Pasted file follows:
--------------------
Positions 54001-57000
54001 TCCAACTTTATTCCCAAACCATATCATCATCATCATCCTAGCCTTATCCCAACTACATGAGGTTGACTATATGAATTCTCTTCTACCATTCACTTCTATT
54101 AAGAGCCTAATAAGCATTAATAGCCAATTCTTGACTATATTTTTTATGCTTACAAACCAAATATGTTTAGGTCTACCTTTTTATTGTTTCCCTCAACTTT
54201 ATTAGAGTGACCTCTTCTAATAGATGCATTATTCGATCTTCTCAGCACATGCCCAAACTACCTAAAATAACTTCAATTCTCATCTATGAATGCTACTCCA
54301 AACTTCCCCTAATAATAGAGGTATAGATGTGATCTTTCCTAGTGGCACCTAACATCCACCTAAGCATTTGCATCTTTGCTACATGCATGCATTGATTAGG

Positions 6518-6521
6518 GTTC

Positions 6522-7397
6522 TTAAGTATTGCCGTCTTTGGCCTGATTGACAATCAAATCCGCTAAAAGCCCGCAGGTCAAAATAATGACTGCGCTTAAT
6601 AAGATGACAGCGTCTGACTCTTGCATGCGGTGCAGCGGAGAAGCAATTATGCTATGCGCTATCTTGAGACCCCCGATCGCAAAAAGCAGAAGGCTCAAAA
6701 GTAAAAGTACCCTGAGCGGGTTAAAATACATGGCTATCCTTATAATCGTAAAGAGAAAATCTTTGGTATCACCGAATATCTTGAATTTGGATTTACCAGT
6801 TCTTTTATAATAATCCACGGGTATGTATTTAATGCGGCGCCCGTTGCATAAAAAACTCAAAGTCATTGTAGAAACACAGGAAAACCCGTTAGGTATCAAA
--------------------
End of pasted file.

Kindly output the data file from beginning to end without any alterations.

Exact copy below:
Positions 54001-57000
54001 TCCAACTTTATTCCCAAACCATATCATCATCATCATCCTAGCCTTATCCCAACTACATGAGGTTGACTATATGAATTCTCTTCTACCATTCACTTCTATT
54101 AAGAGCCTAATAAGCATTAATAGCCAATTCTTGACTATATTTTTTATGCTTACAAACCAAATATGTTTAGGTCTACCTTTTTATTGTTTCCCTCAACTTT
54201 ATTAGAGTGACCTCTTCTAATAGATGCATTATTCGATCTTCTCAGCACATGCCCAAACTACCTAAAATAACTTCAATTCTCATCTATGAATGCTACTCCA
54301 AACTTCCCCTAATAATAGAGGTATAGATGTGATCTTTCCTAGTGGCACCTAACATCCACCTAAGCATTTGCATCTTTGCTACATGCATGCATTGATTAGG

Positions 6518-6521
6518 GTTC

Positions 6522-7397
6522 TTAAGTATTGCCGTCTTTGGCCTGATTGACAATCAAATCCGCTAAAAGCCCGCAGGTCAAAATAATGACTGCGCTTAAT
6601 AAGATGACAGCGTCTGACTCTTGCATGCGGTGCAGCGGAGAAGCAATTATGCTATGCGCTATCTTGAGACCCCCGATCGCAAAAAGCAGAAGGCTCAAAA
6701 GTAAAAGTACCCTGAGCGGGTTAAAATACATGGCTATCCTTATAATCGTAAAGAGAAAATCTTTGGTATCACCGAATATCTTGAATTTGGATTTACCAGT
6801 TCTTTTATAATAATCCACGGGTATGTATTTAATGCGGCGCCCGTTGCATAAAAAACTCAAAGTCATTGTAGAAACACAGGAAAACCCGTTAGGTATCAAA